“I believe it to be positive for the student-athletes throughout the state as class baseball has provided opportunities for schools of all sizes to compete with more of a level playing field. Being at a smaller school for five years (Delphi) and now at a bigger school for the last 11 (Harrison), I have been lucky enough to see several outstanding programs and coaches at all levels. 
“While at Delphi, we were fortunate enough to advance to the 2010 2A state championship game. While I would like to say we’d compete well in a one-class system, the truth of the matter is, we would have struggled to compete against bigger schools in a two- or three-game sectional (or regional) due to the differences in depth of our roster in comparison to bigger schools. 
“At Harrison, we have been lucky enough to have several arms that we could run out in an elimination game. At Delphi, that number is quite smaller, which would have really hurt us if we were to play vs. bigger schools in a two- or three-game sectional (or regional). That is a huge competitive advantage for the larger schools and something that is beyond the control of smaller schools. When class baseball started, it provided schools of all sizes the ability to compete on a level playing field in each of the four classes.

CHRIS MAY (Gibson Southern head coach)

“I really see (class baseball) as a positive for the lower classes. Class A and AA have the opportunity to get a State Championship and not have to butt heads with the larger schools. In Class AAA and AAAA, there’s not as big a difference in talent.”

ANDY MCCLAIN (Former Brebeuf Jesuit, Norwell and Lawrence Central and current Indianapolis North Central head coach)

“Class baseball is both positive and negative in my mind. You lose some of the regional rivalries although you could still play local/smaller and larger teams on your regular season schedule. We certainly have more sectional champions and more kids are able to enjoy success playing baseball so that is a huge plus. It leaves more kids with positive experiences while in high school and playing our great game.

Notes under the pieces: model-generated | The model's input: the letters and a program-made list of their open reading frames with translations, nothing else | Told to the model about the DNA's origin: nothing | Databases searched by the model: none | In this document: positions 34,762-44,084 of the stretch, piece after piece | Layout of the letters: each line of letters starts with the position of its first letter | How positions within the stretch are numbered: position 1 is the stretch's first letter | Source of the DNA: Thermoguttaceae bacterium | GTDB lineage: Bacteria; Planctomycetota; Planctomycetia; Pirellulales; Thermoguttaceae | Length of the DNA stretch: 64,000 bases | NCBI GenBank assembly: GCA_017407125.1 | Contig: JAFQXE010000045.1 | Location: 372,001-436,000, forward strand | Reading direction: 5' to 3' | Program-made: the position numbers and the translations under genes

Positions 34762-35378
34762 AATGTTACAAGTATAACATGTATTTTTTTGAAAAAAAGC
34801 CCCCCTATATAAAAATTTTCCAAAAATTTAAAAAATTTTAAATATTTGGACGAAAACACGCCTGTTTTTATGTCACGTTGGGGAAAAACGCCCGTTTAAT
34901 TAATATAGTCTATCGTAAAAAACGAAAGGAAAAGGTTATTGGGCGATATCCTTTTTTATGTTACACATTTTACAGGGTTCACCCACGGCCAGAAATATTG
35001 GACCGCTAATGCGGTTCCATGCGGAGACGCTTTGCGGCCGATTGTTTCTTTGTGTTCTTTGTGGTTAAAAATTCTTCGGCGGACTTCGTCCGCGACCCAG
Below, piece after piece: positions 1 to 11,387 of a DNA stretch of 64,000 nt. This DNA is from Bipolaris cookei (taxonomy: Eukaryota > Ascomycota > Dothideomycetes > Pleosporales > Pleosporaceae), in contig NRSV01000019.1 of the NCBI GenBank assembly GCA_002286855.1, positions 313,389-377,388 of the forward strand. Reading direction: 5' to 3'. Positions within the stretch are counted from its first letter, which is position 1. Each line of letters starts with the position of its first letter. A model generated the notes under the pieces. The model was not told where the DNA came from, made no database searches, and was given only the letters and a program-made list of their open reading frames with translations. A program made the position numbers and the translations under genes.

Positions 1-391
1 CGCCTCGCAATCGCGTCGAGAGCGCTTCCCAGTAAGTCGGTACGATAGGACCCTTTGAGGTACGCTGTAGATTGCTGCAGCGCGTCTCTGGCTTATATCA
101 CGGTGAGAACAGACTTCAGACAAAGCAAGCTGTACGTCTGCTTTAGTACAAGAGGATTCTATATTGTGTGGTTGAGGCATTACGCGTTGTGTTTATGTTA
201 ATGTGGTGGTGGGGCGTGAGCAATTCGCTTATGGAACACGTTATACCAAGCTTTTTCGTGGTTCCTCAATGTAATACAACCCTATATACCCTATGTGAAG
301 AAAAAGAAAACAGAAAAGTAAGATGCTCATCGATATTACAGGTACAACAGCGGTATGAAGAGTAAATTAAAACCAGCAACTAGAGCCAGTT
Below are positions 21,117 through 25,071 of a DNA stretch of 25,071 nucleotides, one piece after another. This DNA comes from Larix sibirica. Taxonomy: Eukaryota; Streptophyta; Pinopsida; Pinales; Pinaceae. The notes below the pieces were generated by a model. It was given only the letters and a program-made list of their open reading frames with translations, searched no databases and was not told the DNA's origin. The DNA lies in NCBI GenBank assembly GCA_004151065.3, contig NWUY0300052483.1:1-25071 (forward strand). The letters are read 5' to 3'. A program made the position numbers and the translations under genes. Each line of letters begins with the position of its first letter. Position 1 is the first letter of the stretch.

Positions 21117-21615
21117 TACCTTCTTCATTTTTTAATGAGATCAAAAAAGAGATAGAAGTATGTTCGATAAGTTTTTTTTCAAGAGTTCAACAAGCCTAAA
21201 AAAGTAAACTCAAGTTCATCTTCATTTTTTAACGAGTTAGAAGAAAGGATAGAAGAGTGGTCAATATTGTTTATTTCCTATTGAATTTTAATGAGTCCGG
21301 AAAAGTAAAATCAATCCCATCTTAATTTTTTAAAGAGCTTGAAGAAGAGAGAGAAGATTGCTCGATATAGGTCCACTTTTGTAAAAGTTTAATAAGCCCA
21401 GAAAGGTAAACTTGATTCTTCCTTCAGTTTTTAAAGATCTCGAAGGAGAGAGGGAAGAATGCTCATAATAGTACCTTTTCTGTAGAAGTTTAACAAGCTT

“I would have to think that the smaller schools benefit the most from class baseball with all respect to them. Our state has tremendous coaches and programs at all levels. Again the opportunity for kids at those schools to be able to compete in the state tournament and enjoy success is a great benefit.
“I’m not sure there is much to change for the better — possibly a Champions Tournament but on the flip side it may be rough to win a title and then turn around and possibly get beat. Basketball got away from it, obviously. Some schools have to travel quite a bit for sectional play, but again not sure if there is a way around that.
“Baseball at the 3A level on a whole rivals the baseball being played at 4A. Jasper and Andrean’s success when they bumped up is a testament.”

MARCUS MCCORMICK (Speedway head coach)

“As in other sports, classification was created to level the playing field keeping schools with similar enrollment sizes within the same bracket and to also create more winners per sport. 
Classification has added hope to teams who may otherwise not have it if they are put into a sectional with bigger schools.  To be perfectly honest most of the time the bigger schools just have access to more choices, such as players, facilities and money.  
“The smaller schools benefit the most from classification. It has allowed talent to grow and flourish, as having an opportunity to win a sectional breeds hope, which makes it easier to get kids out to play. 
“I would create a separate class for private schools, the advantage that they have can not be matched by the public school. I will say open enrollment has helped, but the private schools have distanced themselves a lot especially in baseball.